Luis Pérez Lerchundi
Placido Rodríguez begins his work day at Patrick Industries, a recreational vehicle company in Bremen, well before sunrise.
He drives from his home in Elkhart to stack drywall and wood panels, hour after hour, working to give his family a better life.
“I work a 10-hour shift with one 15-minute break and a half-hour lunch break,” Placido Rodríguez said, “I have to wake up at 3:30 a.m., start at 5 a.m. and end at 3:45 p.m.”
Meanwhile, his son, Alejandro, is sitting in a Climate Change class at Goshen College by 9 a.m., three mornings a week. Alejandro Rodríguez, a junior, intends to be a high school teacher, working with students for whom English is a new language.
Alejandro Rodríguez appreciates all the effort that his father and his mother, Evelia Rodríguez, have expended to provide him with opportunities that they never had. His mother, too, had labored at a factory, though she currently works at home.
“They have to get up at extraordinary hours of the day and when they come home they are exhausted,” Alejandro Rodríguez said. “Sometimes I feel that I should be the one working so they don’t have to work at the factory any more. Every day when I come home and see my dad at the dinner table exhausted, I see the hard work he does for us. It makes me want to try harder in school so I can return the favor.”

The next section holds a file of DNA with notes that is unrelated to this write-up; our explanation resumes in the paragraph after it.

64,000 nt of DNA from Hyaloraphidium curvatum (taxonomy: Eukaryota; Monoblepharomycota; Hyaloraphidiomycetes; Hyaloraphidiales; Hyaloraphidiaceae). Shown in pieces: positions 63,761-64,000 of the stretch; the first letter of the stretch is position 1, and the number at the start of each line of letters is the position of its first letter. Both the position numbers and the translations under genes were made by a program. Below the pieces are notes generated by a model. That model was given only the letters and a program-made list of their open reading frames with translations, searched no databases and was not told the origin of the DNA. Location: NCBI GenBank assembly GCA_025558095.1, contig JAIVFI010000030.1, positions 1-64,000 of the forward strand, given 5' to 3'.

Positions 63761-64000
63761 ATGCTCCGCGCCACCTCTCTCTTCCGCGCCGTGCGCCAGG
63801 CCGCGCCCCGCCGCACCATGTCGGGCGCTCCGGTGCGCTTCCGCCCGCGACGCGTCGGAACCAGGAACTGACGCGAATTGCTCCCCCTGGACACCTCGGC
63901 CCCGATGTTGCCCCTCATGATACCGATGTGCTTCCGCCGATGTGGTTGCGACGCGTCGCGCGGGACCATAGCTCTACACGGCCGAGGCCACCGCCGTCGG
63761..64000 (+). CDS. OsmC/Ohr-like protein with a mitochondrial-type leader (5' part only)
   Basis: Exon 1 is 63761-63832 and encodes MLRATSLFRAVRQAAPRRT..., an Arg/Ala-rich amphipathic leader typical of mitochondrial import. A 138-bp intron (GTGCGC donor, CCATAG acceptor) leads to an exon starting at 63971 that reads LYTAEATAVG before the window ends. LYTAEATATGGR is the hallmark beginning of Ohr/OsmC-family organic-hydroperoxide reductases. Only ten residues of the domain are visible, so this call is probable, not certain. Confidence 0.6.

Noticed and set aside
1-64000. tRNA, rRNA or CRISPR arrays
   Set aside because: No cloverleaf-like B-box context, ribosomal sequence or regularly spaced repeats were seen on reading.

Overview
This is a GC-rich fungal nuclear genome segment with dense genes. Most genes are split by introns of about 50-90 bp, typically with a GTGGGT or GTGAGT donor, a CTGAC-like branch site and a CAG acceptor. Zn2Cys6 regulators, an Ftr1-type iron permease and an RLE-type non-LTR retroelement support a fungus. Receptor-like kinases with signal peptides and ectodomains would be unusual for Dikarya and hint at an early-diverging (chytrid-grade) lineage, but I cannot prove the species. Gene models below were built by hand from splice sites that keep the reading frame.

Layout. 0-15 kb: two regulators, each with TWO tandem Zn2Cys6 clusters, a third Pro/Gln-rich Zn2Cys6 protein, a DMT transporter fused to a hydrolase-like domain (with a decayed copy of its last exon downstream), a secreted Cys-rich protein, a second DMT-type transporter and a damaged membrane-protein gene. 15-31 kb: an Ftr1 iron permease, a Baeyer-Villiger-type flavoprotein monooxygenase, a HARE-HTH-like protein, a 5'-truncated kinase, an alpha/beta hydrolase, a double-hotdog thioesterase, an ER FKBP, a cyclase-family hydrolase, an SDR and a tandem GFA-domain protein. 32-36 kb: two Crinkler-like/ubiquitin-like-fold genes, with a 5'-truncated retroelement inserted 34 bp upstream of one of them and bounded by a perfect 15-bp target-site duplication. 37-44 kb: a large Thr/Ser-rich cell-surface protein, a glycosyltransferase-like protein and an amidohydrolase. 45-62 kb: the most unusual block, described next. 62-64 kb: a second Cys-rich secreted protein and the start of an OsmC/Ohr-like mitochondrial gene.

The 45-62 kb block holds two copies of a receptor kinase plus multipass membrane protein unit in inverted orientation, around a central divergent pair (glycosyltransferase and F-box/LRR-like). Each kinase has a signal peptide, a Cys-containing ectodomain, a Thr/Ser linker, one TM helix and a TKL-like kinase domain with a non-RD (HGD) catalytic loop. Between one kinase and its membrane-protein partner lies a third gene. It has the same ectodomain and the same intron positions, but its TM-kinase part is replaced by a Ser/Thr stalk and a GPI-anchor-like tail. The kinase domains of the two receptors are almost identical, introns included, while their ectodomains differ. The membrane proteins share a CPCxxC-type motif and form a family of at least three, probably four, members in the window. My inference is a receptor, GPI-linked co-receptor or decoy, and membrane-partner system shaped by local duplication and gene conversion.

Alejandro Rodríguez said that he is always aware of the differences between the first and second generations of Latino immigrants.
“The biggest difference I see between my generation and my parents’ generation is the education,” he said. “They never had the opportunity to go to school. Since they never got the opportunity, I can also see some of the small things they have missed out on like having the opportunity to be in a school club, band or sport.”
Even though he is pleased to be able to attend a private college, Alejandro Rodríguez said that he, too, faces challenges.
“My biggest difficulty would probably be the economic problems with school,” he said. “I can’t live on campus because of financial issues, and so I have to stress myself to travel from home to school. I also have to balance cross country and track with homework.”
Alejandro Rodríguez is one of the top runners at Goshen College. He finished eighth (9:25:82) in the 3,000 meter run at the Defiance College Winter Open in Ohio last month. In cross-country, he was the third Goshen runner across the line at the NAIA Great Lakes Challenge in October.
Placido Rodríguez is pleased with his son’s accomplishments.
“I am really prideful because I can see the work that my wife and I have put into his studies,” he said. “We are overall very happy to see him moving ahead.”
Placido Rodríguez came to the United States from Mexico City in 1974, arriving in California to pick grapes. Ten years later, Placido Rodríguez moved to Elkhart County.
He said, “I didn’t like the way things were going in California so I talked to one of my friends that had a son here in Elkhart County. He helped me to find a home and a job.”
Many Hispanic immigrants who move to this region rely on friends or family to find work and a place to live “That’s why people come to Elkhart County,” Placido Rodríguez said.
However, life wasn’t necessarily easy when Placido Rodríguez arrived. To add his struggles in the new place, he missed his wife, who remained in Mexico.
Placido Rodríguez said, “Whoever loves his family lived a difficult life and whoever didn’t love his family had it easier. I was always wondering what was happening back home.”